Clare's Law, which enables people to check the police record of their partners, is to be expanded to cover all of England and Wales.
It has been piloted in Greater Manchester, Wiltshire, Nottinghamshire and Gwent since September 2012.
The scheme is named after Clare Wood, who was murdered by her ex-boyfriend George Appleton at her Salford home in February 2009.
She was unaware of his history of violence against women.
The law is expected to take effect across England and Wales in March.
Clare Wood's father, Michael Brown, has welcomed plans to roll out the scheme, officially known as the Domestic Violence Disclosure Scheme, saying the scheme "could, quite possibly, have saved her life".
'Escape if necessary'
During the pilot of Clare's Law there were 111 disclosures in the four police areas involved.
Home Secretary Theresa May, has issued a written statement to the House of Commons. She says that there "are still too many cases where vulnerable people are let down".
"Clare's Law provides people with the information they need to escape an abusive situation before it ends in tragedy," she said.
"The national scheme will ensure that more people can make informed decisions about their relationship and escape if necessary.
"This is an important step towards ensuring we do better by women like Clare Wood in the future."
Ms May said 88 women were killed by their partners last year.
The disclosure of people's history of domestic violence can be triggered in two ways:
- Right-to-Ask: the law will allow people to apply to police forces in England and Wales for information on a partner's history of domestic violence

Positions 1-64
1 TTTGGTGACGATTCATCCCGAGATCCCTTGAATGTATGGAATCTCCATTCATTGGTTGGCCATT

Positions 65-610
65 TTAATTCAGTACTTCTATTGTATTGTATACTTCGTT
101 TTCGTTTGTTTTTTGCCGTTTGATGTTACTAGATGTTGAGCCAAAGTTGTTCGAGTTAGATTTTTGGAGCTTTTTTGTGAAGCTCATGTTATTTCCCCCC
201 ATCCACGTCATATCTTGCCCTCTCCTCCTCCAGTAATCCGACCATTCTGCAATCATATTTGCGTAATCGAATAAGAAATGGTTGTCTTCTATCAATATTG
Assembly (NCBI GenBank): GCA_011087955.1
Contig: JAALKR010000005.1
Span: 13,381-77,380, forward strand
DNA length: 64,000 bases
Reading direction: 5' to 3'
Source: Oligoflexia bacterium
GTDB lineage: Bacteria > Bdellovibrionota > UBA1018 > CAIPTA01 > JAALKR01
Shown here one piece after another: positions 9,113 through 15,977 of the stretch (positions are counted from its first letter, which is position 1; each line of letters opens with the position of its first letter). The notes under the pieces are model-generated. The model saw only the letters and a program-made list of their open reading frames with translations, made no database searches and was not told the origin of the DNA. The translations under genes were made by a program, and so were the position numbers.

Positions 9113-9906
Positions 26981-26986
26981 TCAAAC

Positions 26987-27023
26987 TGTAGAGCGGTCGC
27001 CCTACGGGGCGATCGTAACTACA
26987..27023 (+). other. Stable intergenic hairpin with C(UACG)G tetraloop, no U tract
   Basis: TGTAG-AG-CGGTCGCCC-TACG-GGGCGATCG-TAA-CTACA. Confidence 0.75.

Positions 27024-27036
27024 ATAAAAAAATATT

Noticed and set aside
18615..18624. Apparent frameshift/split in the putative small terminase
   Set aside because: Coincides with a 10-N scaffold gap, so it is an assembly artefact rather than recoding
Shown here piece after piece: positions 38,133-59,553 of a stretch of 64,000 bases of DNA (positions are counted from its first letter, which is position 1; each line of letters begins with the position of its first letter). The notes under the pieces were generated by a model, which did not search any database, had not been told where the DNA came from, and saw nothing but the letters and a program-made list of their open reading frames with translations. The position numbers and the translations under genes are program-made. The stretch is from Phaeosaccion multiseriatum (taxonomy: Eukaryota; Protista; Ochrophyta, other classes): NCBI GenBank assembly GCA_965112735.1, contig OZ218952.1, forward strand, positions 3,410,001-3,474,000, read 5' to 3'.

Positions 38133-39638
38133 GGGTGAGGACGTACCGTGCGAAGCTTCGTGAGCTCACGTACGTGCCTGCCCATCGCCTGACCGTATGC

- Right-to-Know: police can proactively disclose information in prescribed circumstances
A panel of police, probation services and other agencies will check every request to ensure it is necessary before trained police officers and advisers would then provide support to victims.
Refuge, a charity which helps victims of domestic violence, is opposed to the rollout of Clare's Law. They are calling for the government to open a public inquiry into the response of police to domestic violence.
The charity's chief executive, Sandra Horley, says: "Clare's Law may help a few individuals - but domestic violence is a huge social issue with a massive death toll. We need to help the majority of victims - not the few. Let's get our priorities right."
She also says that leaving a violent partner can be extremely dangerous: "women are at greatest risk of homicide at the point of separation or after leaving a violent partner".
But chief executive of the charity Victim Support Javed Khan welcomed the plans.
"Early identification to stop domestic violence is crucial," he said.
He also said that it is important to give people the "support they need both before and after a disclosure has been made, so they can make an informed choice about what to do next".
New Domestic Violence Protection Orders are also being rolled out across England and Wales from next March.
These can be issued by a police officer at superintendent rank where they have reasonable grounds to believe a victim is at risk of future violent behaviour. The case for the protection order would have to be heard in a magistrates' court within 48 hours.
A Scottish government spokesperson said domestic abuse was taken very seriously and that: "We will follow the rollout of this pilot across England and Wales with interest, in particular the evaluation, and consider the role that this initiative can play in Scotland."
Police Scotland said tackling domestic abuse was a high priority and that their officers "regularly liaise with colleagues across forces in England and Wales and exchange information readily and as requested".
In Northern Ireland, the Department for Justice said there were no plans to introduce their own version of Clare's Law. "Such proposals would require local consultation and development."